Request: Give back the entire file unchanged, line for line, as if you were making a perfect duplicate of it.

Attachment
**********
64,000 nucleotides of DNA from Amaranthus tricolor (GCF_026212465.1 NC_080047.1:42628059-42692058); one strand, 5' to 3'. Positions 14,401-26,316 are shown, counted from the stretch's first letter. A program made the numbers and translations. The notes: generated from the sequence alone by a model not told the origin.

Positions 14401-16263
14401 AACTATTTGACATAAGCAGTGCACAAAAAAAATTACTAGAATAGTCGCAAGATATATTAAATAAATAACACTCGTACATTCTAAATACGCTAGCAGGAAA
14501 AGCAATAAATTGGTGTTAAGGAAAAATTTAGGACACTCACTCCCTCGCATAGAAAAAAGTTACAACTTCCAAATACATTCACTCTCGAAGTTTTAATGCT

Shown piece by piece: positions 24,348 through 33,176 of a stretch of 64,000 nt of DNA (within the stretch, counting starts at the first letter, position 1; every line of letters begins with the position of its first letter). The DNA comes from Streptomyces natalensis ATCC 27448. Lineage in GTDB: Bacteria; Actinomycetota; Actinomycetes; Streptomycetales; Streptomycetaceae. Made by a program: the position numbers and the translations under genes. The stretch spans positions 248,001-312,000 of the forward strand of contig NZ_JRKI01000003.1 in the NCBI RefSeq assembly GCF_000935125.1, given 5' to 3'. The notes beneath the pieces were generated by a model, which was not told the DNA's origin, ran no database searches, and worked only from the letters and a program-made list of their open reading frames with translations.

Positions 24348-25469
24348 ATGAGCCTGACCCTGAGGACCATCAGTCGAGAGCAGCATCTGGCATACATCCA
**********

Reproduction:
64,000 nucleotides of DNA from Amaranthus tricolor (GCF_026212465.1 NC_080047.1:42628059-42692058); one strand, 5' to 3'. Positions 14,401-26,316 are shown, counted from the stretch's first letter. A program made the numbers and translations. The notes: generated from the sequence alone by a model not told the origin.

Positions 14401-16263
14401 AACTATTTGACATAAGCAGTGCACAAAAAAAATTACTAGAATAGTCGCAAGATATATTAAATAAATAACACTCGTACATTCTAAATACGCTAGCAGGAAA
14501 AGCAATAAATTGGTGTTAAGGAAAAATTTAGGACACTCACTCCCTCGCATAGAAAAAAGTTACAACTTCCAAATACATTCACTCTCGAAGTTTTAATGCT

Shown piece by piece: positions 24,348 through 33,176 of a stretch of 64,000 nt of DNA (within the stretch, counting starts at the first letter, position 1; every line of letters begins with the position of its first letter). The DNA comes from Streptomyces natalensis ATCC 27448. Lineage in GTDB: Bacteria; Actinomycetota; Actinomycetes; Streptomycetales; Streptomycetaceae. Made by a program: the position numbers and the translations under genes. The stretch spans positions 248,001-312,000 of the forward strand of contig NZ_JRKI01000003.1 in the NCBI RefSeq assembly GCF_000935125.1, given 5' to 3'. The notes beneath the pieces were generated by a model, which was not told the DNA's origin, ran no database searches, and worked only from the letters and a program-made list of their open reading frames with translations.

Positions 24348-25469
24348 ATGAGCCTGACCCTGAGGACCATCAGTCGAGAGCAGCATCTGGCATACATCCA